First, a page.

Evolving new forms of governance in Europe

Peter Walkenhorst

During the past decade the community foundation concept has spread rapidly around the globe. In continental Europe, much of this growth has taken place in the past six years. The first German community foundation, for example, was established in 1996; the first Polish and Russian ones in 1998; the first Italian one in 1999. In 1999, too, the Bertelsmann and Mott Foundations jointly established the Transatlantic Community Foundation Network (TCFN) to support the exchange of experience and expertise among European and North American community foundations.

During its first three years of existence, TCFN has created a unique forum for information exchange and learning, which has been particularly helpful in countries where the community foundation concept is unknown or still new.[1] This shared learning has helped demonstrate how the American model can be adapted to suit differing cultural, societal and legal environments and encouraged the North American institutions involved to rethink some of their assumptions about community leadership, asset development, governance and grantmaking.

The different governance structures established by European community foundations illustrate well how adaptable the community foundation concept is. In contrast to the Anglo-American model of a single board which is responsible for all strategic and executive decisions, community foundations in Germany, Italy and Poland have a set of different governing bodies integrated into a system of checks and balances. German community foundations, for example, have at least two boards: an Executive Board with strategic and executive responsibilities and a Supervisory Board which oversees its activities. This model of governance basically reflects the structure of German corporate boards. A similar governance structure can be found in Poland, where an Executive Board exists alongside an Audit Committee whose main responsibility is to guarantee due diligence and transparency of all financial procedures.

In Italy, overall responsibility for all operations of the community foundation rests with a Board of Directors, which elects an executive subcommittee, the Executive Board, to manage the day-to-day activities. These two bodies are monitored by a Board of Internal Auditors, while the Conflict Resolution Board arbitrates and mediates controversies between the different governing bodies as well as between donors and the foundation. The underlying rationale for having these different governing bodies (which are unique to community foundations) is to establish a variety of internal control mechanisms in order to ensure the utmost degree of transparency and accountability.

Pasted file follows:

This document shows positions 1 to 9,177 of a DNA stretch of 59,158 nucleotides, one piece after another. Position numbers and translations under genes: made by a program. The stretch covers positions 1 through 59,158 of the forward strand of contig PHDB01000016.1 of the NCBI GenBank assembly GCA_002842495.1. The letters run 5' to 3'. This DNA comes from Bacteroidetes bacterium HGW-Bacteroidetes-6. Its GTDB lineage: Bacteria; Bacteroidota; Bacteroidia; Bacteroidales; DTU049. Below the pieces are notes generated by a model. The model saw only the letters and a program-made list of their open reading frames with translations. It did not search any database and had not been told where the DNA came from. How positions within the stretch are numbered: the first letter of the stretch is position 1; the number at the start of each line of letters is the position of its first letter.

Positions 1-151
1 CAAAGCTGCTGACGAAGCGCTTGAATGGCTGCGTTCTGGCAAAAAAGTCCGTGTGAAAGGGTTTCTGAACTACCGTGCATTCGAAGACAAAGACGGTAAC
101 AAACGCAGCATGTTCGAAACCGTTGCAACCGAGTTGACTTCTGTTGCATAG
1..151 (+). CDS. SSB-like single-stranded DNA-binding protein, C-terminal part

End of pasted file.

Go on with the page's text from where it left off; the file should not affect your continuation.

This ability to reinvent itself is probably the greatest strength of the community foundation model. Although first invented in the US, it is no longer a uniquely American concept. It has developed into a truly international model, which provides the framework for the development of community-based philanthropy around the world.

1 The Bertelsmann and Mott Foundations have agreed to support TCFN for another three-year period (2002-2005).

Peter Walkenhorst is Director, Philanthropy and Foundations at the Bertelsmann Foundation. He can be contacted at peter.walkenhorst@bertelsmann.de

For further information about TCFN, visit http://www.tcfn.efc.be or contact

German foundations join forces to support community foundations

The Stadt Stiftung Gütersloh, founded in 1996, was Germany’s first community foundation. Since then more than 35 community foundations have been successfully established within Germany, with total assets amounting to 11.5 million euros. With so many community foundations still in the start-up phase, there is a great need for consultation and assistance in such areas as organizational development, project management and asset development.
In late 2001, therefore, a consortium of leading private foundations[1] joined forces to create a support structure for community foundations – the Community Foundations Initiative (Initiative Bürgerstiftungen). The trust fund they established is administered by the Bertelsmann Foundation, which also provides staffing and management to the project.
Based in Berlin, the Initiative serves as a main source of reference for community foundations in Germany, pooling the know-how and expertise of all project partners.

In addition to helping professionalize the work of existing community foundations, it aims to promote the establishment of new ones – it provides administrative support grants to infant community foundations – and to publicize the community foundation concept.

1 Bertelsmann Foundation (Gütersloh), Association of German Foundations (Berlin), Koerber Foundation (Hamburg) and Klaus-Tschira Foundation (Heidelberg). The project is also supported by the C S Mott Foundation and the Federal Ministry of family affairs, senior citizens, women and youth.

For more information contact Project Director Alexandra Schmied.
Tel +49 30 897 452 40
Fax +49 30 897 452 44
Email alexandra.schmied@buergerstiftungen.de
Website http://www.buergerstiftungen.de/initiative

Comments (0)

Leave a Reply

Your email address will not be published. Required fields are marked *

Next Special feature to read

New Risk Fund provides another piece in the funding jigsaw

John Kingston